So mathematicians must decide: do we cooperate with the intelligence services or not?
Mathematicians seem unsure of how to deal with their ethical responsibility. Tom Leinster, author of the NewScientist piece, suggests that the problem should be discussed at a minimum. He also mentions a suggestion by a University of Chicago professor to treat collaborating mathematicians just as KGB informers were treated in the Soviet Union: social pariahs derided by others in their communities.
This is an interesting spectrum of how to deal with collaborators. It is doubtful whether a mere discussion would yield any real consensus. The discipline of IR also has many members conducting what a colleague of mine illustratively calls 'Darth Vader research', i.e. research in service of the empire and with planet-endangering weapons as pet projects. There is debate about this sort of thing, but the debate happens mostly within the respective camps, with the more peace and emancipation-oriented academics discussing just how evil the others are among themselves, and the power and survival-oriented scholars discussing among themselves just how naive and irrelevant the others are. It might be possible to develop codes of conduct within each camp, but there seems to be no common denominator on which they could all agree.
The suggestion of blacklisting the collaborators also seems a little shortsighted. After all, terrorism does exist, and terrorists are, by definition, violent sorts who don't care much for legal recourse. What are they likely to do if they can easily google the names of those who know about the tools used to spy on them, the encryption protocols of those who store information about them, or simply the names of people whose death would serve propaganda purposes? The possibilities start with blackmail, run through torture and end with beheadings. Ratting out your fellow citizens might be dirty and distasteful, but it's not necessarily deserving of slow and deliberate fingernail removal. In the Soviet Union, the KGB was around to protect its own informants, at least as long as they were useful. Who's going to protect mathematicians over the course of their careers for poor decisions made to finance a graduate degree? To the extent that punishment or ostracism is called for, it should be proportional to the crime, no?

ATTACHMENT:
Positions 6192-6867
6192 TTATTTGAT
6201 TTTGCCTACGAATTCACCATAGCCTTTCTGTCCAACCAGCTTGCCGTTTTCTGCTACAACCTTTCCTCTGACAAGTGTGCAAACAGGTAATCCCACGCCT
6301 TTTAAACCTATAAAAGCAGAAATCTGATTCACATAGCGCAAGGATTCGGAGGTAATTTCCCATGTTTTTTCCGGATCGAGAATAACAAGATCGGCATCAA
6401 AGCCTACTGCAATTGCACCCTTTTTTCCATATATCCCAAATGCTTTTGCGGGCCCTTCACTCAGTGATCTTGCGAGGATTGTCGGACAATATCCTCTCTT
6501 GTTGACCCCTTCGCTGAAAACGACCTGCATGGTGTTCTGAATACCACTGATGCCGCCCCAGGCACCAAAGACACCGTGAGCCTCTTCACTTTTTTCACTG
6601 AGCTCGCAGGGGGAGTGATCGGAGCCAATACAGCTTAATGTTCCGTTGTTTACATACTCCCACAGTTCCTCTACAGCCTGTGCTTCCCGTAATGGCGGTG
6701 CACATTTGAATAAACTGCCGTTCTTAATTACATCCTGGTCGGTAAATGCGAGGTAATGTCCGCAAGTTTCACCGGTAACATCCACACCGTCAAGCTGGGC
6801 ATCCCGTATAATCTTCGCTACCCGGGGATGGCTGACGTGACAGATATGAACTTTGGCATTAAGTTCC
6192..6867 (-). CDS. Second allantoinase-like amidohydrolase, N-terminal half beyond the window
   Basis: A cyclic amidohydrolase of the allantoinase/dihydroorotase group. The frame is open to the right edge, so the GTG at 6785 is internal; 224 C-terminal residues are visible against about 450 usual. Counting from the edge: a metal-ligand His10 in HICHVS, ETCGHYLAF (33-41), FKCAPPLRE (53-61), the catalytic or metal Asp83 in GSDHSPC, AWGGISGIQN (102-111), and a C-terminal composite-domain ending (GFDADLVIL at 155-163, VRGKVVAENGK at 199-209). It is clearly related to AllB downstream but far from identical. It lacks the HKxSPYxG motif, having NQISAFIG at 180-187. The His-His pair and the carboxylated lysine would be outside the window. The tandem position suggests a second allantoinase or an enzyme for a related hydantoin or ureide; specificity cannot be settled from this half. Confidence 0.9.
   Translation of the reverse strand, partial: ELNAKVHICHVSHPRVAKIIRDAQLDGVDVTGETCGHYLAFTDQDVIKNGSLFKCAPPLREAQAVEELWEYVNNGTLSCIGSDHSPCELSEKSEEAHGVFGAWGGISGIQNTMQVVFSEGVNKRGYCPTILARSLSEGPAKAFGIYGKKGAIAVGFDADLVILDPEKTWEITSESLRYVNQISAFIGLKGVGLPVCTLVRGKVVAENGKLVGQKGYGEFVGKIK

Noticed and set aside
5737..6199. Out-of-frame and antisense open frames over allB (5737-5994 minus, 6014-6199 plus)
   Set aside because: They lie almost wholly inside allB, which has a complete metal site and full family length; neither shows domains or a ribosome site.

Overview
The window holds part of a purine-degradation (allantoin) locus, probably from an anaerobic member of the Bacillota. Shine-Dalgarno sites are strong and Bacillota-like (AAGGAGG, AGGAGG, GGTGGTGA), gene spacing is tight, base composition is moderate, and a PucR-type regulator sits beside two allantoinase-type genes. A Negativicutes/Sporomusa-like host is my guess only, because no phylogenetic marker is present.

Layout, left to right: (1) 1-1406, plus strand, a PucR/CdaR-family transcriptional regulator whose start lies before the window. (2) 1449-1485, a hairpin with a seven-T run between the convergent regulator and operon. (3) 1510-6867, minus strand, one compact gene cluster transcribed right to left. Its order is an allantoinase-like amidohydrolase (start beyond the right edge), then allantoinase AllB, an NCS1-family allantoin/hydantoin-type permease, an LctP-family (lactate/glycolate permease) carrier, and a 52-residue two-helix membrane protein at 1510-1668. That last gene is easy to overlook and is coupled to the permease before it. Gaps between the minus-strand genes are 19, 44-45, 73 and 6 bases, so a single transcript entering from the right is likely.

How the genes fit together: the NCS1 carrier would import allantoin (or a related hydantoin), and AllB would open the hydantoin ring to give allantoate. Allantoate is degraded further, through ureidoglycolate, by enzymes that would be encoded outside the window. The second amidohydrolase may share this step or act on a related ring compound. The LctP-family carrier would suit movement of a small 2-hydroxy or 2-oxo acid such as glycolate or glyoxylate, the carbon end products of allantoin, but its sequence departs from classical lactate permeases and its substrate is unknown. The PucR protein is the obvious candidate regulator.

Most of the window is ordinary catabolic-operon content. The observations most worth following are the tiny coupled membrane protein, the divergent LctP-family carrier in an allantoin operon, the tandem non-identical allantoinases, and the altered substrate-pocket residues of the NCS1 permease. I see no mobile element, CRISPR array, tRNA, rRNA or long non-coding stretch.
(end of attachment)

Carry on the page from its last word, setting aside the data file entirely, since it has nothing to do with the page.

Even developing a code of conduct is tricky. Academic discourse requires a culture of debate and the freedom to propound contrarian, unpopular or contextually dangerous ideas, and this is something that most scholars could agree on regardless of whether they see their products as interventions in narratives or objective knowledge. While one could argue that there's a difference between working for institutions that violate legal rules and moral principles and just producing research that could be instrumentalized by them, it's not clear that a more creative scholar who comes up with a very original idea is less implicated in the ethical breech than a less creative one who just translates it for the institution and makes it handily applicable. In that sense, a code of conduct is a kind of soft censorship, and though there are times when censorship might be justified in extreme cases like incitement to violence, it's also poison to academic discourse.
I'm not sure how mathematicians should deal with colleagues who sell out everyone's rights, but the fact that mathematicians are now worrying about this sort of thing does reinforce an intuition of mine about social science research in general and IR in particular: there is no ethically neutral research, and this has something to do with security. Every fact, every theory and every narrative can be instrumentalised by some political worldview or other, and every such worldview seems to privilege some over others and renders institutions based on other worldviews less secure. To take a famous example, the discourse of the democratic peace, which is more of an empirical regularity than a theory, was taken by unenlightened colleagues as a reason to forcibly impose democratic institutions on non-western peoples. If mathematic discoveries about assessing the randomness of strings and IR discoveries about the frequency and severity of conflict by regime type can be used to oppress people, what hope do less anodyne and more theoretical statements in the social sciences have of avoiding these kinds of ethical dangers, and what defence will there be in a culture that fetishises security and threats?
The wake-up call for the mathematicians should serve as a reminder to social sciences. And be warned, metaphysicians, you'll be next!